In my earliest memory, I was laying heavily sedated on a hospital bed at three years old. In the four hours prior to that memory, my heart had been cut out from chest and my body sustained on a machine which replicated a heart's function of pumping blood through my arteries. I see my work as a record from that first memory through a series of separate chronic conditions and surgical procedures which continue to affect my body.
I see beauty as a mask for the morbidity of deterioration and draw on the vanity associated with a desperation to produce a facade of stability as the body becomes increasingly susceptible to illness. The manner in which I depict hair demonstrates the delicacy of an individual strand, the contrived beauty of a braid, and exposes its easily disheveled nature. Hair exists as a form of pride, infamously with Marie Antoinette to its modern importance with cancer patients. In my work, I explore hair as a precise record of health and as an extension of femininity and sexual power, made most evident in its absence under the invasive treatment of chemotherapy.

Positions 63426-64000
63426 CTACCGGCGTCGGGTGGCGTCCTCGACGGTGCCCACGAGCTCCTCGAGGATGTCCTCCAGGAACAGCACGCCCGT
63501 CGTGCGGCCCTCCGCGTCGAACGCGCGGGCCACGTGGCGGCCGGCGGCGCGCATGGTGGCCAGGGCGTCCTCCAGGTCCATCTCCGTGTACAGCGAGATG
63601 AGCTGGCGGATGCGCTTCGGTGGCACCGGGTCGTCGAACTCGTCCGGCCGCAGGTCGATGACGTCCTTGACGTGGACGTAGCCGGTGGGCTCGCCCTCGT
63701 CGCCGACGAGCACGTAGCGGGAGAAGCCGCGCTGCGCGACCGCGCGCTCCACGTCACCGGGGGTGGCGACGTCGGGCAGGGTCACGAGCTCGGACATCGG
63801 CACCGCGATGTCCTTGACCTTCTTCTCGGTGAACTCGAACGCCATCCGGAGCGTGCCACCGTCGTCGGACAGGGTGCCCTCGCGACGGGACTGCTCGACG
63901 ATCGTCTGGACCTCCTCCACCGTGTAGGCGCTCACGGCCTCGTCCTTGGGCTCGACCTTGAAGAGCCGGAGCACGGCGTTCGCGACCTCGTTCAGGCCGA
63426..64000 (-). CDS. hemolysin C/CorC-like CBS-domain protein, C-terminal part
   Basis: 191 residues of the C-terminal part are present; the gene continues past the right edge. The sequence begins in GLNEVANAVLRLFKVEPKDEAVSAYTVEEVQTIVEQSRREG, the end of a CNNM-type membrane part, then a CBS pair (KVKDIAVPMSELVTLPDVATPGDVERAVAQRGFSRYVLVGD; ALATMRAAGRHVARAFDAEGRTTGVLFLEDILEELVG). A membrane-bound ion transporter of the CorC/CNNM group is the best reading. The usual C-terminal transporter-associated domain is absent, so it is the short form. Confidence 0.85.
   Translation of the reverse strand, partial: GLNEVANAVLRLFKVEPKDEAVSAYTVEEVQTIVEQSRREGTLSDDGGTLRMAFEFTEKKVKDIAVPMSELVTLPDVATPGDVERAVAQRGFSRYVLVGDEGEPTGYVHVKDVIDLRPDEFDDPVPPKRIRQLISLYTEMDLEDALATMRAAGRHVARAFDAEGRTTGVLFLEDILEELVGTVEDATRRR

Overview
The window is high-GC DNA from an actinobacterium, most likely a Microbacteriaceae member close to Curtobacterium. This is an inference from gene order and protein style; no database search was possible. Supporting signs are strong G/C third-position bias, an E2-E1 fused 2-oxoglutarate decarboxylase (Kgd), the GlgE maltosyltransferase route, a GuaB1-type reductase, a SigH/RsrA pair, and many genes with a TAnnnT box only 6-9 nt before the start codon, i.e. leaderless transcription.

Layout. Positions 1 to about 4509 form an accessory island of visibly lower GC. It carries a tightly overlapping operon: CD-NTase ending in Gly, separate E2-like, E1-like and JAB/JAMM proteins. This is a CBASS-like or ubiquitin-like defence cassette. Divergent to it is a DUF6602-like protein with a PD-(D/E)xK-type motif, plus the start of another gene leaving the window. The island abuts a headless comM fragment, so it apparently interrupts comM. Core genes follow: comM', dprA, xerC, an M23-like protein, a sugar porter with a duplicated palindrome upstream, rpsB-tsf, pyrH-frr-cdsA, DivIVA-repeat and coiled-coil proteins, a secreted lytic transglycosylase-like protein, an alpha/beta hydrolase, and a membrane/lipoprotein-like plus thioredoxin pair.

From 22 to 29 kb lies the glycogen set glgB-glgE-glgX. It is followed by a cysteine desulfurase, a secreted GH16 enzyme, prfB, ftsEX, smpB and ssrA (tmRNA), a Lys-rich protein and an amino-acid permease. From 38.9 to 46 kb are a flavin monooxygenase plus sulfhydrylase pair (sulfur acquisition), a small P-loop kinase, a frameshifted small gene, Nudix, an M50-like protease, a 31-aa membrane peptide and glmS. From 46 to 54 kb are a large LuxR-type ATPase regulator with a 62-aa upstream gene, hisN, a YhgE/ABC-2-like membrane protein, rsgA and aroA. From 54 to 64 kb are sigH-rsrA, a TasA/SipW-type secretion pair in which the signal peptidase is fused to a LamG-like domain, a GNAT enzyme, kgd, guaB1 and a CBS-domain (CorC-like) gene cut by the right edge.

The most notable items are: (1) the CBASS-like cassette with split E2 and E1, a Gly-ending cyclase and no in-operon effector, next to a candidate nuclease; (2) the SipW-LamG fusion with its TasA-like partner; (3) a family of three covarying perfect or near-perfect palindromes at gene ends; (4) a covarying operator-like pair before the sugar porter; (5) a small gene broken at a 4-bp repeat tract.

I focus on scars, stitches, and biopsy sites which actively externalize one's most intimate medical history. My self-portraits explore the body as an object vulnerable to physical and psychological trauma as a result of disease and subsequent treatment. My portrayal of the body confronts the prospect of death and exhibits loss and with exhausted passiveness represented by figures curled up in child-like and fetal positions that convey the impression of sleep.
These themes of loss are heavily centered on aspects of the body which anatomically define a woman. Historically, there has always been a stigma placed upon women who are unable to conceive, who give birth to stillborn children, or suffer through miscarriages. The shapes I choose to construct reference nests, umbilical cords, and ovum. These images obsess over a destruction of the female reproductive system and the reoccurring trauma which occurs with the loss of a child.